When Jesus was asked about issues in which people had differing views, He based His response on what the scriptures say and used it as an opportunity to teach (see Matthew 19) and to correct error (see Matthew 22:23-33).  Nowhere are we given an example of Jesus compromising on the truth or saying, “Well, I can see both sides of he issue.”  Jesus was not concerned if anyone was offended by the truth (Matthew 15:11-13, John 6:60-69).  We are to follow Jesus’ example by first determining if the Bible says anything about the issue.  If it does, then we are to teach others what the Bible says, even if it offends someone or contradicts current societal trends or popular belief.  God’s word is still God’s word, regardless of political correctness (Exodus 23:2).  Anything that was sin in the First Century is still a sin in the Twenty-First Century.  However, we should not be arrogant or aggressive in teaching truth or correcting error.  Please refer to 2 Timothy 2:23-26; 3:16 - 4:4, Galatians 6:1, 1 Corinthians 6:1-8, and James 5:19-20.

However, if the Bible is silent on the issue, Paul instructs us on how to handle differences of opinion in the 14th chapter of Romans.  Present day issues that might be comparable to what Paul refers to as a “disputable matter” are disagreements about the role of women in the church and using contemporary Christian music versus traditional hymns.

Bottom line:  Speak where the Bible speaks and remain silent where the Bible is silent.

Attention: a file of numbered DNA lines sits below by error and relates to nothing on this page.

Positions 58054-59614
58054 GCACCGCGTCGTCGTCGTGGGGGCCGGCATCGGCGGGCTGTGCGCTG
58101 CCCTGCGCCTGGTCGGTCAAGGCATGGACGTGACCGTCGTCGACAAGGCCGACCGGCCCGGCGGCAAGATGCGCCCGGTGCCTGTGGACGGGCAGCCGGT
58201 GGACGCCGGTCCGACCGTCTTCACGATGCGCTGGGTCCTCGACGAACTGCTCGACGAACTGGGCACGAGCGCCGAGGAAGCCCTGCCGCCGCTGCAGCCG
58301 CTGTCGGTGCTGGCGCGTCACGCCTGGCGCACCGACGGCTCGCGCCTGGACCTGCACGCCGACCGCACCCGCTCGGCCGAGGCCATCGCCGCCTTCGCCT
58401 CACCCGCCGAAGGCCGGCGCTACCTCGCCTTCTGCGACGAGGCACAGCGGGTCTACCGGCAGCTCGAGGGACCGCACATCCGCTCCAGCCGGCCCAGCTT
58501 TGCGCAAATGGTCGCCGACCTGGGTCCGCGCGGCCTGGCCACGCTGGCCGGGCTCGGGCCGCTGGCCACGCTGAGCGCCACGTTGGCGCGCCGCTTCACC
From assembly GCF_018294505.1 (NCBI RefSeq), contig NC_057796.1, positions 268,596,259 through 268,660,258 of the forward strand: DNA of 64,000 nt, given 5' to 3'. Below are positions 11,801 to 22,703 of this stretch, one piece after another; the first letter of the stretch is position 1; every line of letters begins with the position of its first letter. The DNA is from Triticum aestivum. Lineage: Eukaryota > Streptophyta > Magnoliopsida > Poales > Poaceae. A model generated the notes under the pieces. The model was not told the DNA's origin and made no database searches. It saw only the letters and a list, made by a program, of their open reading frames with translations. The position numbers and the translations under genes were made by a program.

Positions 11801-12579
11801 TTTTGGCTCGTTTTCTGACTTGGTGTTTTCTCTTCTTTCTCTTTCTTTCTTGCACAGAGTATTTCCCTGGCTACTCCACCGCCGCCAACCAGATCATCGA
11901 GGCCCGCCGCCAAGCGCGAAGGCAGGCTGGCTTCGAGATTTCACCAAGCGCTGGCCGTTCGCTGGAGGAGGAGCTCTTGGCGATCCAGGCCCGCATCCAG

God bless,
Aunt Dara

Sunday, August 10, 2014

A Message to My Readers

According to my blog statistics, Aunt Dara’s Christian Advice Column has been read by multiple thousands of readers in over a hundred nations in every continent in the world except Antarctica.  I recognize that cultures differ and am aware that communication can be misinterpreted when cultures or religious denominations differ.  I must always keep this in mind when responding to letters.

I receive several letters each month.  Sometimes it may take a year or more before a letter and my response is published, and many letters are never published.  Usually I have multiple contact with the writers via e-mails before publishing their letters.  Often the letters that are published are condensed versions of the original or summaries of multiple communications with the writer.  My policy regarding publishing of letters and responses is contained in the Privacy Policy / Disclaimer which can be found at the bottom of each page on my website.  The Privacy Policy / Disclaimer has not been modified since this website was established on December 20, 2010.

When I receive a letter, I never send a response until after I have devoted time to pray about it—perhaps only a day or two, but in some instances I have prayed for up to two weeks.  My prayer is always to be sensitive to the needs of the writer and to convey to the writer the things that God would want them to know.  Sometimes I preface my response with an acknowledgment that what I have to say may be hard to hear.  However, it is never my intention to be insensitive or hurtful in anything that I say.